Thank You for Complaining
I am not a complainer by nature. Sure, I will send back a cold entree but I will do it nicely. If I am particularly upset, I will send a strongly worded letter (after all I’m a writer.) But in general, I don’t complain.
This week, however, I had three complaints to make–with three decidedly different outcomes.
1. I hired a business to fix my paver patio. Instead, they did over $2,000 worth of damage to my whole patio and then refused to answer their phone or messages.
I filed a complaint with the Better Business Bureau and I am hoping for an acceptable resolution. If it is not resolved, you can be sure I will be sharing their name and their shoddy business practices with everyone I know.
2. I had an issue go from bad to worse (which I am not at liberty to share–but trust me, it’s not a pleasant story.) When I called to make a complaint, it was not to ask for anything in return. I just wanted to save other people from the trouble and I felt the business should know so they could fix it in the future.
The first person I spoke with was helpful and apologetic. But he felt the person in charge needed to know the details. When that person called me, she was combative and accusing. Essentially, they wanted me to waste my time and resources to “prove” my complaint.
3. Third time must be the charm. I had a computer issue which required me to use the customer service feature at Carbonite, my online backup system. I have only been using Carbonite for a few months and I needed their assistance quickly and at an odd hour. The problem was solved but it inadvertently removed the program from my computer.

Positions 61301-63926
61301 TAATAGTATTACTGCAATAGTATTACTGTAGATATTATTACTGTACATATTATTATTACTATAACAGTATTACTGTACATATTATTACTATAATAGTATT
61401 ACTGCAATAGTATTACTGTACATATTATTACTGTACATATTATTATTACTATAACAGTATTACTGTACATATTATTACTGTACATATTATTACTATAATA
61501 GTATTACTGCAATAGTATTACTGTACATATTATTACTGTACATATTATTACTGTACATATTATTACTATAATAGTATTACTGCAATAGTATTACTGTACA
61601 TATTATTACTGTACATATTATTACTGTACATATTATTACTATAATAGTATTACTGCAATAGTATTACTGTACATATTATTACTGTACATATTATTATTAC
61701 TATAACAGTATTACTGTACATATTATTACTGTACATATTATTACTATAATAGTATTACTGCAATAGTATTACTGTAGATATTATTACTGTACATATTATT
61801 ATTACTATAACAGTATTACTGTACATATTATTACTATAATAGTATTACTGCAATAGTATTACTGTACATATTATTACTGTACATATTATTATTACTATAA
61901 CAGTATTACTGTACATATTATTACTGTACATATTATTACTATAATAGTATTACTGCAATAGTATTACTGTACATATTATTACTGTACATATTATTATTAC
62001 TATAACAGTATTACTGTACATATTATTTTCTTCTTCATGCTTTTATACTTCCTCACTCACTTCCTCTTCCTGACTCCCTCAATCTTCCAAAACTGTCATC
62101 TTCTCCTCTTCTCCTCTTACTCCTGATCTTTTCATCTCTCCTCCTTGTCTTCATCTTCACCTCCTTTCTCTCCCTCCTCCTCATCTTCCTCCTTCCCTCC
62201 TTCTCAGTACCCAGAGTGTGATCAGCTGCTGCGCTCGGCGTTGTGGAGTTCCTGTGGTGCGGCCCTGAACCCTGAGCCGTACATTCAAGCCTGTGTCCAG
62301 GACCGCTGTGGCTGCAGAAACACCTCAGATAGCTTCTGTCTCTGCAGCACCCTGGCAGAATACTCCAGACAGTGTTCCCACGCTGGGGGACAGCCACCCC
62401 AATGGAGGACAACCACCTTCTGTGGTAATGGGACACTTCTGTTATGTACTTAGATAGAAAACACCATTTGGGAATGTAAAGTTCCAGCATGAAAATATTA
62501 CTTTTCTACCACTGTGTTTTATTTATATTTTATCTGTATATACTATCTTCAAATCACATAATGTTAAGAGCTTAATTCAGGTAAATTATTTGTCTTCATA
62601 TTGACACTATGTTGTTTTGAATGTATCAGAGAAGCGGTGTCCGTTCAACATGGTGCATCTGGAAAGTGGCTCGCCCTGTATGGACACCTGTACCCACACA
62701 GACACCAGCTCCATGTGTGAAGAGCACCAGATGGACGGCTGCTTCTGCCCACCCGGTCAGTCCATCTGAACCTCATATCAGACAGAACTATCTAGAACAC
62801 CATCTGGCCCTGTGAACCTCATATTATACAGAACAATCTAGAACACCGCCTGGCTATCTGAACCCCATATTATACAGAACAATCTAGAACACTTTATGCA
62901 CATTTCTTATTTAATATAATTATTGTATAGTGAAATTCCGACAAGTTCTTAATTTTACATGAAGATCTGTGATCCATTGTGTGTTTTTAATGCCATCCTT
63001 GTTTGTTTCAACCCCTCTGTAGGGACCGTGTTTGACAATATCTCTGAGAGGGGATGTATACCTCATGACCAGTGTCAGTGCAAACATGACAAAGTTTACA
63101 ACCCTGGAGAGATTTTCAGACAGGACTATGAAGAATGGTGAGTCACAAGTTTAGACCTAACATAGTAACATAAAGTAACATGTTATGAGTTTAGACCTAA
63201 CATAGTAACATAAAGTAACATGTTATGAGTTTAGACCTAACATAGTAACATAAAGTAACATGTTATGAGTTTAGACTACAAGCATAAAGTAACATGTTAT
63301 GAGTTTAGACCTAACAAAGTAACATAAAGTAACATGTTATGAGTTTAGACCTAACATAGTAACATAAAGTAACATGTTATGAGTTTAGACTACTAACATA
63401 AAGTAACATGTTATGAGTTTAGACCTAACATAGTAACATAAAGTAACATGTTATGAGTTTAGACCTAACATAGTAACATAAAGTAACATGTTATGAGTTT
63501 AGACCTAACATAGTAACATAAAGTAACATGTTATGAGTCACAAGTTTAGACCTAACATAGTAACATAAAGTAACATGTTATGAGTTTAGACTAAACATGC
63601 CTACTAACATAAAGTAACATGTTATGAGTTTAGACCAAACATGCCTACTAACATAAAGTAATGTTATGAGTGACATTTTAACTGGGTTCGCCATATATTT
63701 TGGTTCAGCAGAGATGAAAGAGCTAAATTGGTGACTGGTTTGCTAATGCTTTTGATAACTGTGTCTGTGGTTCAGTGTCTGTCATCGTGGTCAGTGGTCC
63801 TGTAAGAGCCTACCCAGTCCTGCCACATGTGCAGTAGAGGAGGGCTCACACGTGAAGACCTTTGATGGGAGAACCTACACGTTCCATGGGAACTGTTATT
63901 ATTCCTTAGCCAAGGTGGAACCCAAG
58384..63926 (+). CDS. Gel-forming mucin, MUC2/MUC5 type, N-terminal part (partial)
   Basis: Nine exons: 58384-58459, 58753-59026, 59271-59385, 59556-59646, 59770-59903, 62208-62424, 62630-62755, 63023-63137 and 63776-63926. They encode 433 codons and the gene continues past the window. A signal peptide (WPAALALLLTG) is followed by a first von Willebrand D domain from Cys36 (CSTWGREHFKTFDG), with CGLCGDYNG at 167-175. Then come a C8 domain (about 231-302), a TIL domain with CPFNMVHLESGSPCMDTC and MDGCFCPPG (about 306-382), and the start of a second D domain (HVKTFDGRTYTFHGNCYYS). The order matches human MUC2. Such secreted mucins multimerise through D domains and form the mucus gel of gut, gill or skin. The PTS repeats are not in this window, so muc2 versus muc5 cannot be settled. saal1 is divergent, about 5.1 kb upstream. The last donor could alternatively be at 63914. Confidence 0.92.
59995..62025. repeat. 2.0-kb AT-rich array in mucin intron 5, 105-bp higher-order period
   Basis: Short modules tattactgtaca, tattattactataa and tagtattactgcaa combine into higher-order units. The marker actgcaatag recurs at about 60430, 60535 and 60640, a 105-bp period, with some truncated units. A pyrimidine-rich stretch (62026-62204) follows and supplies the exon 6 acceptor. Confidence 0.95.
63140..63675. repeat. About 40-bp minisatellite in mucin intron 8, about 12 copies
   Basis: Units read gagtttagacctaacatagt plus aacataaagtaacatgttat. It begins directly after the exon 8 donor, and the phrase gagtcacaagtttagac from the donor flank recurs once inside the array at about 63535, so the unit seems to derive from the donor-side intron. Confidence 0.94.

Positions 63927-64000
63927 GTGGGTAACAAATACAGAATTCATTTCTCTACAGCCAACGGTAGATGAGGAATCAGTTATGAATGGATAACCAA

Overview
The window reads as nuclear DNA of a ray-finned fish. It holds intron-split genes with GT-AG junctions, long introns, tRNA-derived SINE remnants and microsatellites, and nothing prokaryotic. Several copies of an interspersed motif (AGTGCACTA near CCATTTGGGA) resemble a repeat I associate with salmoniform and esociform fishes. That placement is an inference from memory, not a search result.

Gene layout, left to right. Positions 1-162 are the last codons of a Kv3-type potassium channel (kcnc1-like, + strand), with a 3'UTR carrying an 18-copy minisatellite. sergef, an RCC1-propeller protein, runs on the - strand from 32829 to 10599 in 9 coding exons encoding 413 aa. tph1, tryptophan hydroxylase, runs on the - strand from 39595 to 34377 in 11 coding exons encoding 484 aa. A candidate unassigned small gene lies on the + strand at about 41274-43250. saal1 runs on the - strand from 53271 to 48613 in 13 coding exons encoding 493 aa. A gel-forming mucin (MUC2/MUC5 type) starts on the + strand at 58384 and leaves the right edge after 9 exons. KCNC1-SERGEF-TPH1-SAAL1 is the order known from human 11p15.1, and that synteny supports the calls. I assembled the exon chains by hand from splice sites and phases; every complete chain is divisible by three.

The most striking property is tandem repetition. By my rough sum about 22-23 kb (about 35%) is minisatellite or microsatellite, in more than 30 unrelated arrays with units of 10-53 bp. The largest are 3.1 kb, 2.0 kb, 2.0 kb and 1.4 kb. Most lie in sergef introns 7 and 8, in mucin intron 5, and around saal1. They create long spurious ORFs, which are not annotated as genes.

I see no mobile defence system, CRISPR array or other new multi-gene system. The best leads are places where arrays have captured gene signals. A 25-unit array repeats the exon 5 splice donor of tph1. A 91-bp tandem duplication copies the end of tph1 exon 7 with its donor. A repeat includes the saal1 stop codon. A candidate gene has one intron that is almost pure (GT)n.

When I was sent a customer service survey, I mentioned how happy I was with my customer service person (Josh) but that I hadn’t been able to reload Carbonite onto my main computer. They had already sent me an automated response, telling me how to reinstall the system so the problem was already fixed.
So I was puzzled when I got another email from Carbonite. But this is what it said:
“We noted in your survey response that you indicated that you were pleased with Carbonite. We are glad to hear of your satisfaction and appreciate your business. We look forward to serving you in the future.
Further, as a token of our appreciation for your having completed our survey and for your business we are adding an additional month to your subscription.”
I didn’t even complain–I actually complimented Carbonite and they still sent me a bonus gift!
This is how customer service should be handled in a world where complaints can be magnified by a massive Twitter feed or viral outreach.
How do YOU handle complaints?